Ben Linfoot looks ahead to the Open Meeting
By Ben Linfoot. Last Updated: 13/11/13 12:59pm
It's 51 years since Arkle won at the Open Meeting
There is a tingle of excitement that accompanies The Open Meeting at Cheltenham. With the Flat season packed away, racing's focus is now solely on the jumps. The National Hunt. Slick hurdlers and warrior-like steeplechasers. Brave, brilliant, jockeys. Jumps racing is officially back.
But timing isn't the only reason The Open is greeted with such enthusiasm by National Hunt aficionados. History is another. The meeting is synonymous with greats of the game.
Take Arkle, for example. On the Saturday of The Open in 1962 he made his British debut in the Honeybourne Chase, smashing up his rivals by a sensational 20 lengths. Legend born.
Best Mate, too, is another triple Gold Cup winner to burst onto the scene at this meeting, this time on his debut in the bumper. Another worthy of a statue.
Other Gold Cup winners such as Denman and Imperial Commander won here as novices, Rooster Booster landed the Greatwood before going on to Champion Hurdle glory the following March and Long Run, bloody Long Run, failed to win the Paddy Power off a mark of 158 before winning the King George and the Gold Cup on his next two starts. Go figure.
We can but dream that there will be another Arkle or Best Mate on show this weekend. If it's too optimistic to witness a future statue in action, then another Imperial Commander will do. Or another Long Run.
There could well be another Long Run, when you consider Paddy Power Gold Cup favourite Dynaste's profile: Exciting novice. Beaten in his Festival assignment. Still regarded as a future star. Set to go off a short-price favourite off a handicap mark in the high 150s. The similarities are obvious.
They don't end there. Also like Long Run, the thing with Dynaste is he probably needs further. Even if his Jewson run didn't necessarily suggest as much, all of his best efforts have been over three miles. Connections could well wait for the Betfair Chase.
Unlike Long Run, you would expect Dynaste to be fit as a fiddle, primed and ready for a race the Pipe stable have such an affinity with. Martin Pipe won the race a staggering eight times, including seven in ten years from 1996-2005. David has won it too, with Great Endeavour two years ago. (The late David Johnson's famous green and blue silks were carried to victory on six occasions by Martin Pipe horses in the race and by Great Endeavour. He has a race named in his memory on the Friday at this year's Open Meeting; the David Johnson Memorial Intermediate Handicap Hurdle).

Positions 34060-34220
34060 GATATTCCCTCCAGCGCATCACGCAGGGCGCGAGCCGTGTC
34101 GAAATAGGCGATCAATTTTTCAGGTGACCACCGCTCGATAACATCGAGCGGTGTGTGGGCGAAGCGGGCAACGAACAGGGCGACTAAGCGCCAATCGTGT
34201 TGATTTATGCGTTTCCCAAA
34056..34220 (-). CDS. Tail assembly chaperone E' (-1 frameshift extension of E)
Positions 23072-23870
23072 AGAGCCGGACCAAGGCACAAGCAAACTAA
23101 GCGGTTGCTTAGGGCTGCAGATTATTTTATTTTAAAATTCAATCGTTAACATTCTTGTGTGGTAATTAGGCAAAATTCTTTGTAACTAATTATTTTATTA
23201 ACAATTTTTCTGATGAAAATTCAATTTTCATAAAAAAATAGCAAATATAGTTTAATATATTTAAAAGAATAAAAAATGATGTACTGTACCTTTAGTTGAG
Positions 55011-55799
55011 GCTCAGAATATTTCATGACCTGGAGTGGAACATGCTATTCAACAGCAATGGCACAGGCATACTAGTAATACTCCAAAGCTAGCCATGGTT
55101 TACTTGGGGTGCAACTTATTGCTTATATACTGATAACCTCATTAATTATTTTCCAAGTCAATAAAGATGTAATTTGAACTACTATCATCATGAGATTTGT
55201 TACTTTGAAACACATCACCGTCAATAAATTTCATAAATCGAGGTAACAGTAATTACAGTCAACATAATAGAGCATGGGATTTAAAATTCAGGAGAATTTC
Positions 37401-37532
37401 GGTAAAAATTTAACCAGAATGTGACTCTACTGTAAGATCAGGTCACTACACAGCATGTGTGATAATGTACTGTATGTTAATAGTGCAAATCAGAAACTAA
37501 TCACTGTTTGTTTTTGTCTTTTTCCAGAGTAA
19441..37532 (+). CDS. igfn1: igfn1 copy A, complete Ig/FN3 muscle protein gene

If Dynaste is an absentee, Pond House will still be well represented. Salut Flo could take the Great Endeavour 'Byrne Group Plate-to-Paddy Power' route, although Salut Flo has had an extra year off the track. His absence is a concern. Ballynagour ran in this year's Byrne Group Plate, but he disappointed in eighth after being sent off the 7/2 favourite. However, if he bounced back to the form he showed at Warwick it wouldn't be a surprise.
If Pipey doesn't win it for the second time, Jonjo O'Neill might. His sole victory came in 2006 (is it that long ago?) with Exotic Dancer who was another horse to go on to greater things following his Open Meeting success. Such was the ease that Johns Spirit's victory exuded at Cheltenham's Showcase Meeting, a 10lb rise may not stop him. O'Neill's charge is a danger to all.
Perhaps you feel previous winning form at Cheltenham is a pre-requisite. Try Champion Court, Rajdhani Express, Nadiya De La Vega, Vino Griego or Carrickboy, as all have triumphed in the Prestbury Park arena. The latter is trained by the wily Venetia Williams, always one to watch in the big handicaps. She has Katenko, too, touted as a Gold Cup and Grand National prospect when winning here twice in January, but he has had a bout of colic which is an obvious worry.